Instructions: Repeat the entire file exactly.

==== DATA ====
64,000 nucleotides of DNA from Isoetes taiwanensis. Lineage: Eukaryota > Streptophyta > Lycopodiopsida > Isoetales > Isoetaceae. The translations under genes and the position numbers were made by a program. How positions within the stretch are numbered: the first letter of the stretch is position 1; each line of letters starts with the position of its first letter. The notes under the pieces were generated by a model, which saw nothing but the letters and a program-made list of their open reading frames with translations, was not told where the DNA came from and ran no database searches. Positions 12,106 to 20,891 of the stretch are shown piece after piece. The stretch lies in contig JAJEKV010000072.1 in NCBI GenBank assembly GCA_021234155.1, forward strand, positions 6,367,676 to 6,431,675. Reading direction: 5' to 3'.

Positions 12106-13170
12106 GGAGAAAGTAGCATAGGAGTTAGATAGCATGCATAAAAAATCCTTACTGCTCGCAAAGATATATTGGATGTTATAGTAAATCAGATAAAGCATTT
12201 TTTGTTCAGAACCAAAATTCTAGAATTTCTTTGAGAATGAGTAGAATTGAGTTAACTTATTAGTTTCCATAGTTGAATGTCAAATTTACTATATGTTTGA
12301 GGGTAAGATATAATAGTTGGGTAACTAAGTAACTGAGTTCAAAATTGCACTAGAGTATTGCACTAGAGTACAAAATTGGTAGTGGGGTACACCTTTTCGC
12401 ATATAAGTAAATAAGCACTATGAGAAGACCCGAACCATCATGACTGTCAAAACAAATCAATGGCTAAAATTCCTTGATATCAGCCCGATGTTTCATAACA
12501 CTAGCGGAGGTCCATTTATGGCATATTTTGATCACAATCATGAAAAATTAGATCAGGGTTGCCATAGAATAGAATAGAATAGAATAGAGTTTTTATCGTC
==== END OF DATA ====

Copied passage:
64,000 nucleotides of DNA from Isoetes taiwanensis. Lineage: Eukaryota > Streptophyta > Lycopodiopsida > Isoetales > Isoetaceae. The translations under genes and the position numbers were made by a program. How positions within the stretch are numbered: the first letter of the stretch is position 1; each line of letters starts with the position of its first letter. The notes under the pieces were generated by a model, which saw nothing but the letters and a program-made list of their open reading frames with translations, was not told where the DNA came from and ran no database searches. Positions 12,106 to 20,891 of the stretch are shown piece after piece. The stretch lies in contig JAJEKV010000072.1 in NCBI GenBank assembly GCA_021234155.1, forward strand, positions 6,367,676 to 6,431,675. Reading direction: 5' to 3'.

Positions 12106-13170
12106 GGAGAAAGTAGCATAGGAGTTAGATAGCATGCATAAAAAATCCTTACTGCTCGCAAAGATATATTGGATGTTATAGTAAATCAGATAAAGCATTT
12201 TTTGTTCAGAACCAAAATTCTAGAATTTCTTTGAGAATGAGTAGAATTGAGTTAACTTATTAGTTTCCATAGTTGAATGTCAAATTTACTATATGTTTGA
12301 GGGTAAGATATAATAGTTGGGTAACTAAGTAACTGAGTTCAAAATTGCACTAGAGTATTGCACTAGAGTACAAAATTGGTAGTGGGGTACACCTTTTCGC
12401 ATATAAGTAAATAAGCACTATGAGAAGACCCGAACCATCATGACTGTCAAAACAAATCAATGGCTAAAATTCCTTGATATCAGCCCGATGTTTCATAACA
12501 CTAGCGGAGGTCCATTTATGGCATATTTTGATCACAATCATGAAAAATTAGATCAGGGTTGCCATAGAATAGAATAGAATAGAATAGAGTTTTTATCGTC